San Francisco
San Francisco
San Francisco

The San Francisco Bay Area is notorious for its great earthquakes….but the ripples and shockwaves don’t stop there- for the area is also famous for producing huge economic bubbles.  When I moved to San Francisco in 1995 from Chicago, I got a job as Program Manager at KCSM-TV, a PBS station in San Mateo.  I was lucky to have a friend to live with and was supposed to be there for just a month or so until I could find my own place.  The Silicon Valley bubble was growing in a rapid manner and there were no rental vacancies in the City.  It took me one year to get my own place and I only got it because a friend knew that another friend was moving out of a studio, I secured it before it was even listed.  Those were the dot com years and I worked at a couple of those companies, and Eloquent, that had the culture of adding many new staff members each week, having fridges filled with beer and soft drinks, free of charge and the many catered parties for the staff.   Millions of dollars of investment money was being thrown at them and the owners didn’t know what to do with it all.  That bubble lasted a long time, until 2002…then it completely burst.  The young millionaires lost everything and moved out of state. San Francisco was a ghost town.  You could actually find street parking downtown!  There were rental vacancies.

Let’s fast forward to 2007 when the housing bubble collapsed and the entire world felt the sky falling.  We are still free falling from that today, in 2012, hoping for an economic recovery.  There is a glimmer of light in the horizon. No, it is actually happening right now:  a new bubble, a new tech bubble, again in the Bay Area.   On Tuesday, April 5, 2011, the San Francisco City Council, under the urging of Mayor Ed Lee, approved an ordinance to give Twitter and other companies a tax incentive to move their businesses to the Mid- Market neighborhood.  The neighborhood is just a block or so away from the gorgeous Union Square downtown but you would never know it from the pornographic theaters to the empty storefronts to the homeless people lining the streets.

I talked to my dear friend, Darcy Brown, Founder, City Strategies (she works closely with San Francisco city government) about the specifics of this new bubble.  She says, “In the deal, Twitter and any other companies that move to the area are exempt from the payroll tax for six years. San Francisco companies with payroll higher than $250k have to pay a 1.5% payroll tax.”  Companies that have taken advantage of this tax incentive so far are: Twitter, Yelp, Zynga, Zendesk and Benchmark.  Darcy says that this deal is available to all businesses, regardless of industry.  She told me that the incentive was meant to keep companies in San Francisco that were looking elsewhere to expand.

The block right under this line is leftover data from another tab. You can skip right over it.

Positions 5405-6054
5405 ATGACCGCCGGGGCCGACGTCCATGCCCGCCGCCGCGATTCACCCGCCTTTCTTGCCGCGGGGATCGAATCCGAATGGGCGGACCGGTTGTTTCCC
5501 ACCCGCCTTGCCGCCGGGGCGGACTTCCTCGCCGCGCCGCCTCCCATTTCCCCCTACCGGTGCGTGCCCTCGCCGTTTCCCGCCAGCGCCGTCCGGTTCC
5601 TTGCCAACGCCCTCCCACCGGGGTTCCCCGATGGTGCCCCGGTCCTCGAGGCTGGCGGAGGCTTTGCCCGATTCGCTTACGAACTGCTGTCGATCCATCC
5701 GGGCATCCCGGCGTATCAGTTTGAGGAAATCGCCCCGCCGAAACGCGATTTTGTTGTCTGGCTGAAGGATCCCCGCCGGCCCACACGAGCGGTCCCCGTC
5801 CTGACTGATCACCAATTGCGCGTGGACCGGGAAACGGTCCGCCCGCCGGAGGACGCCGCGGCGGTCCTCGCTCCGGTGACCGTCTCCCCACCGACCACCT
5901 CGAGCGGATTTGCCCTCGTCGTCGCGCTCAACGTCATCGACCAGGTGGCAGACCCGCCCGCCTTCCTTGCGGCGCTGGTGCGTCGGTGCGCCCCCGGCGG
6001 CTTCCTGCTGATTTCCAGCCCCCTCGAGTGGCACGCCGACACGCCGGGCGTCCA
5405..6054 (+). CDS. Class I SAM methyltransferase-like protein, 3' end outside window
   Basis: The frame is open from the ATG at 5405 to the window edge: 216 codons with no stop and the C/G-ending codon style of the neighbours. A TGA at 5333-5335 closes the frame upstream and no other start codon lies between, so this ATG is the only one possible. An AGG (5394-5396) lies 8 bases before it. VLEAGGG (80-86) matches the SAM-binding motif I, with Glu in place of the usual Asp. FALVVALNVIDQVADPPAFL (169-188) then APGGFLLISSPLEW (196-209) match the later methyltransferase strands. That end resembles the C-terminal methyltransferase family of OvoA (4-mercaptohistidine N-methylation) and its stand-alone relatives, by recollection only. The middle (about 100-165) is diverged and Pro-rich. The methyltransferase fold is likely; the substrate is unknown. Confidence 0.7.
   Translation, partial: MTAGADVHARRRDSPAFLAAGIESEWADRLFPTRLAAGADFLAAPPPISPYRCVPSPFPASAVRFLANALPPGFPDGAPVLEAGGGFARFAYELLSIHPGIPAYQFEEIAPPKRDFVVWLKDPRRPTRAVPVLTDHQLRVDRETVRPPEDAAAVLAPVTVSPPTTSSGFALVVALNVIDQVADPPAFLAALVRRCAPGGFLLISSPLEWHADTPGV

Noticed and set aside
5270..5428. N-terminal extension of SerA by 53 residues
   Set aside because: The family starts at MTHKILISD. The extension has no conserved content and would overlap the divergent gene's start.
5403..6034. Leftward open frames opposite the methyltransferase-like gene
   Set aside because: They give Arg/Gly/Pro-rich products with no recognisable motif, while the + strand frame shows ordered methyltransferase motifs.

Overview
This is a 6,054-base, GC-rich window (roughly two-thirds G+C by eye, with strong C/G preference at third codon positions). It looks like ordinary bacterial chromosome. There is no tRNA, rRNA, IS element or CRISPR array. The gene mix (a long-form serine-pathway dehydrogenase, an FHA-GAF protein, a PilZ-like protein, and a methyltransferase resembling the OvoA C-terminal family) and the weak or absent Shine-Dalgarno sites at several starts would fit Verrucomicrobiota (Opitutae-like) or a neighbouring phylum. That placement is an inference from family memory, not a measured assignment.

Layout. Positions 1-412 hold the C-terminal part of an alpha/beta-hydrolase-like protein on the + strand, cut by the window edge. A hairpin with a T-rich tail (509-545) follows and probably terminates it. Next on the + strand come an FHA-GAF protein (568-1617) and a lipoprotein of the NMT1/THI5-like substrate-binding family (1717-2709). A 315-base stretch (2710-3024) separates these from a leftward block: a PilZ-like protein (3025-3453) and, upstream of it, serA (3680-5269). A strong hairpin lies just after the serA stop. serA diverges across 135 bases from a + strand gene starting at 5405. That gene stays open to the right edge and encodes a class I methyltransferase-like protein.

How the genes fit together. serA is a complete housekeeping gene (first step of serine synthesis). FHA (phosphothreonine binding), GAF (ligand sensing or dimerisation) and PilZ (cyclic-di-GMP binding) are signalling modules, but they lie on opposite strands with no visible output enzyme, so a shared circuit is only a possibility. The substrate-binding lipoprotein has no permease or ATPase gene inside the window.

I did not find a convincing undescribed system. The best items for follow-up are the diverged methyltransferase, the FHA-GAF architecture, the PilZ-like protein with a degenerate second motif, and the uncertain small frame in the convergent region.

This is good news for our economy, yes?  Like the anti-smoking laws and legal medicinal marijuana, many things begin in the Bay Area and ripple out into the rest of the world.  We also saw this ripple effect happen during the Silicon Valley bubble of the mid-late 90’s.  I think you will see a healthy influx of capital coming into the tech market, for the long term, at least until this bubble bursts.  This is good for the nation!

The downside for San Francisco is that lower income residents are being pushed out of their homes by the new tech bubble group that inhabits the City.  This includes many artists.  It ends up hurting the cultural diversity of the City.  The very same thing happened during the Silicon Valley bubble.

My wise friend Darcy says, “One thing that may temper the bubble is the poor showing of Facebook’ IPO which has scared a few companies and investors. I don’t think that they will be scared for long and I expect to see the same silliness we saw in the 90’s soon.”  She also told me, “I sincerely hope that these companies who profit from our tax breaks will give something back to the community. For example, there are a lot of jobs to be had in these companies.  I would like to see them start programs in our schools that present options of employment to our youth through internships, etc. I would also like to see them sponsor classes at City College and State so that our own people can be trained for all of the jobs and we aren’t importing workers to fill them thereby leaving our people behind.”

So what?  Have some hope. If the past is any indication of the future, there is a real reason to have hope of economic recovery.  Prosperity is a possibility for us all.  But we must try to learn lessons from past bubbles.  If you are lucky enough to recover and prosper, my advice is to spend cautiously and save for this bubble’s inevitable burst.

You can send feedback to

About Cynthia Zeiden

Cynthia Zeiden is the National Program Chair and a National Trustee on the National Academy of Television Arts and Sciences Trustee Board. In her work for the NATAS San Francisco/Nor Cal Chapter, she produces media seminars, webcasts them and archives them into a professional development library. Her company, Zeiden Media, develops, produces, distributes and markets video content internationally. She was the Program Manager at KCSM-TV in San Mateo, CA and Director of Broadcast Operations at WYCC-TV in Chicago, both PBS stations. Cynthia is a three-time Chicago/Midwest Emmy®-nominated producer. She has a Master’s degree in Broadcast Management from The University of Tennessee.



PreviousSeptember 19, 2011 Citibank “Playing to Win through Marketing Leadership” Conference New York, NY-Shelly Palmer -- Keynote NextMIT’s Freaky Non-Stick Coating Keeps Ketchup Flowing

Get Briefed Every Day!

Subscribe to my daily newsletter featuring current events and the top stories in technology, media, and marketing.